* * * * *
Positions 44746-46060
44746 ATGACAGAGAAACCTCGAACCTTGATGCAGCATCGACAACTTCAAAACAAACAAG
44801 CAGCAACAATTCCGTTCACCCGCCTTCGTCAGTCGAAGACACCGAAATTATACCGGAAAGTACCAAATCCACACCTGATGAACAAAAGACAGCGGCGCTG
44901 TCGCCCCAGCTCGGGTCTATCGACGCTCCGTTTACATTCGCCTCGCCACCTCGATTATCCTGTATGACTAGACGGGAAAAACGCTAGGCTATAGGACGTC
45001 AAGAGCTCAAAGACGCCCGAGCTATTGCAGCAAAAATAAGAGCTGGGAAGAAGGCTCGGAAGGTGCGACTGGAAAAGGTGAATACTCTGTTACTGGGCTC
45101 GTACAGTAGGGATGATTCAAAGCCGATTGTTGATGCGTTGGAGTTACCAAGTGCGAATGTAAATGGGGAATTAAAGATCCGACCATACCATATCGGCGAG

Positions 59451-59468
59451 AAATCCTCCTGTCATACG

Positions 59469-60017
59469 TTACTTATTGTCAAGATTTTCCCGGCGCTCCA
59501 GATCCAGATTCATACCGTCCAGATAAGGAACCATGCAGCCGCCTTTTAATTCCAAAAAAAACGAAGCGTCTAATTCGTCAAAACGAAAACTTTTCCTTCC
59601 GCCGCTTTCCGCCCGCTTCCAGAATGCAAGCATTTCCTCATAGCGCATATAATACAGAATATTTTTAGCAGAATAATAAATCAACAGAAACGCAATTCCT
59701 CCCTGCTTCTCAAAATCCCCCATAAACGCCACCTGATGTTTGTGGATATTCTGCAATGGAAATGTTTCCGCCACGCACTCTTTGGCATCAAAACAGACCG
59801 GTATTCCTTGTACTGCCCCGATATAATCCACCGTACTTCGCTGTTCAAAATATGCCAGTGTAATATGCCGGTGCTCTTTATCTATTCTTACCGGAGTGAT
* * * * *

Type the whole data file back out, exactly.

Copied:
Positions 44746-46060
44746 ATGACAGAGAAACCTCGAACCTTGATGCAGCATCGACAACTTCAAAACAAACAAG
44801 CAGCAACAATTCCGTTCACCCGCCTTCGTCAGTCGAAGACACCGAAATTATACCGGAAAGTACCAAATCCACACCTGATGAACAAAAGACAGCGGCGCTG
44901 TCGCCCCAGCTCGGGTCTATCGACGCTCCGTTTACATTCGCCTCGCCACCTCGATTATCCTGTATGACTAGACGGGAAAAACGCTAGGCTATAGGACGTC
45001 AAGAGCTCAAAGACGCCCGAGCTATTGCAGCAAAAATAAGAGCTGGGAAGAAGGCTCGGAAGGTGCGACTGGAAAAGGTGAATACTCTGTTACTGGGCTC
45101 GTACAGTAGGGATGATTCAAAGCCGATTGTTGATGCGTTGGAGTTACCAAGTGCGAATGTAAATGGGGAATTAAAGATCCGACCATACCATATCGGCGAG

Positions 59451-59468
59451 AAATCCTCCTGTCATACG

Positions 59469-60017
59469 TTACTTATTGTCAAGATTTTCCCGGCGCTCCA
59501 GATCCAGATTCATACCGTCCAGATAAGGAACCATGCAGCCGCCTTTTAATTCCAAAAAAAACGAAGCGTCTAATTCGTCAAAACGAAAACTTTTCCTTCC
59601 GCCGCTTTCCGCCCGCTTCCAGAATGCAAGCATTTCCTCATAGCGCATATAATACAGAATATTTTTAGCAGAATAATAAATCAACAGAAACGCAATTCCT
59701 CCCTGCTTCTCAAAATCCCCCATAAACGCCACCTGATGTTTGTGGATATTCTGCAATGGAAATGTTTCCGCCACGCACTCTTTGGCATCAAAACAGACCG
59801 GTATTCCTTGTACTGCCCCGATATAATCCACCGTACTTCGCTGTTCAAAATATGCCAGTGTAATATGCCGGTGCTCTTTATCTATTCTTACCGGAGTGAT